Surprisingly, substantially dry polymer products may be obtained by spray-drying the aqueous dispersions of the instant invention. Oil-containing polymer emulsions and dispersions have been spray-dried, see e.g. U.S. Pat. No. 4,035,317; U.S. patent application Ser. Nos. 08/668,288; 08/667,782; 08/670,194; and references therein, as well as cationic aqueous dispersions, see U.S. Pat. No. 5,696,228. However, spray-drying of anionic aqueous dispersions has not previously been reported. In accordance with the instant invention, anionic aqueous dispersions may be sprayed-dried by a suitable means into a large chamber through which a hot gas is blown, thereby removing most or all of the volatiles and enabling the recovery of the dried anionic polymer. Surprisingly, the means for spraying the anionic aqueous dispersion into the gas stream are not particularly critical and are not limited to pressure nozzles having specified orifice sizes; in fact, any known spray-drying apparatus maybe used. For instance, means that are well known in the art such rotary atomizers, pressure nozzles, pneumatic nozzles, sonic nozzles, etc. can all be used to spray-dry the aqueous dispersion into the gas stream. The feed rate, feed viscosity, desired particle size of the spray-dried product, droplet size of the aqueous dispersion, etc. are factors which are typically considered when selecting the spraying means. The size and shape of the chamber, the number and type of spraying means, and other typical operational parameters may be selected to accommodate dryer conditions using common knowledge of those skilled in the art.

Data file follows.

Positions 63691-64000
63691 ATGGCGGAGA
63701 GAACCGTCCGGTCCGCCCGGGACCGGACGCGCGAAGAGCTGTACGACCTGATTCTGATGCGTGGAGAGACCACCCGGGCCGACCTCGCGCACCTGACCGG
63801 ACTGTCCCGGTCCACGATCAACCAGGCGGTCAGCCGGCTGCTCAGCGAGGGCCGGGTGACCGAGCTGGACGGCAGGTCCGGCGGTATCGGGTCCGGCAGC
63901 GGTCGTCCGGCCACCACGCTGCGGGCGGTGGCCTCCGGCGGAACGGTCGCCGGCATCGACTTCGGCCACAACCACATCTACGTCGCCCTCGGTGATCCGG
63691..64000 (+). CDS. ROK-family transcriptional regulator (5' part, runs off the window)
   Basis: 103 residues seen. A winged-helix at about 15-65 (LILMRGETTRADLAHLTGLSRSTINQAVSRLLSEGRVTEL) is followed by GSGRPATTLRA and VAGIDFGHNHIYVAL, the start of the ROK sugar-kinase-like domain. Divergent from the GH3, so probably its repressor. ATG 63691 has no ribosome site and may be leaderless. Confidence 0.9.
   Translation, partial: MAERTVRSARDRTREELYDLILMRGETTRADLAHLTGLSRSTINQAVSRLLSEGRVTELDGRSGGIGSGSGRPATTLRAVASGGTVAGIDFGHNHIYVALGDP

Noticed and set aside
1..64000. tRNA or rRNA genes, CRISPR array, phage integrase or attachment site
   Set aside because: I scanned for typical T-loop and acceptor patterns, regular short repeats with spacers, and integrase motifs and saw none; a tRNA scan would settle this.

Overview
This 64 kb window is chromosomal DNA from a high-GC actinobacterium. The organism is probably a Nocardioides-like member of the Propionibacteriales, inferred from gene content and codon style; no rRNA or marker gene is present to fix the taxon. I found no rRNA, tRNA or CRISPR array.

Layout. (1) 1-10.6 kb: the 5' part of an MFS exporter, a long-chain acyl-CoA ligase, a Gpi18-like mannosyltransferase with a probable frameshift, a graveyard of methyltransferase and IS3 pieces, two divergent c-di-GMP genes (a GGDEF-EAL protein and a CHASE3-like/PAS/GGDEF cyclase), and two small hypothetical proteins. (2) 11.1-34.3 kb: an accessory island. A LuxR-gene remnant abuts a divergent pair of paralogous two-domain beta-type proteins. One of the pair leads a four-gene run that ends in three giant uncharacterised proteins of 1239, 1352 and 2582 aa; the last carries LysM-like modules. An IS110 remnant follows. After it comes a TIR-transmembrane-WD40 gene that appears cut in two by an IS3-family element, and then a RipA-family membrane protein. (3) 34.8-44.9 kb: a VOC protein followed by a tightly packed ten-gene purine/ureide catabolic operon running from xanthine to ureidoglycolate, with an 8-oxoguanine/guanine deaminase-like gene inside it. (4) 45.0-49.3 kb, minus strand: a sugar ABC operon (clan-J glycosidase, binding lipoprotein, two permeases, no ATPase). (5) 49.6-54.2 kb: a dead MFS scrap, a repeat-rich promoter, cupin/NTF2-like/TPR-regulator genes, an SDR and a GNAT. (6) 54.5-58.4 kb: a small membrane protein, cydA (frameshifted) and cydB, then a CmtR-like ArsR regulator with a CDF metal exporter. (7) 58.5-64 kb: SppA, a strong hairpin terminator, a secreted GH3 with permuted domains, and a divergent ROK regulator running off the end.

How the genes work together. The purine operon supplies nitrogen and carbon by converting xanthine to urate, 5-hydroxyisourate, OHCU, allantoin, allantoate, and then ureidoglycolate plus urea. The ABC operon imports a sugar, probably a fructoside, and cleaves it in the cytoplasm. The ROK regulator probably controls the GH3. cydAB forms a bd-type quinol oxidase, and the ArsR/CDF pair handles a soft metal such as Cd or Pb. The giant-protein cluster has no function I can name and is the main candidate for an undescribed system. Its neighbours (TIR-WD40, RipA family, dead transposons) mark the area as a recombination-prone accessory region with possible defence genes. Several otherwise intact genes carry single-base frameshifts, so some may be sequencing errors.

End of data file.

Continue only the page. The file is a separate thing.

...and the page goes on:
Although closed cycle spray-dryers may be used, open cycle spray-drying systems are preferred. Gas flow may be cocurrent, countercurrent or mixed flow, cocurrent flow being preferred. The hot gas, or inlet gas, may be any gas that does not react or form explosive mixtures with the feed and/or spray-dried polymer. Suitable gases used as the inlet gas are gases known to those skilled in the art, including air, nitrogen, and other gases which will not cause undesirable polymer degradation or contamination, preferably gases containing about 20% or less oxygen, more preferably about 15% or less oxygen. Most preferably, inert gases such as nitrogen, helium, etc. that contain about 5% or less of oxygen should be used. The dried anionic polymer may be collected by various means such as a simple outlet, classifying cone, bag filter, etc., or the polymer may be subjected to further stages of drying, such as by fluid beds, or agglomeration. The means. for collecting the dry polymer product is not critical.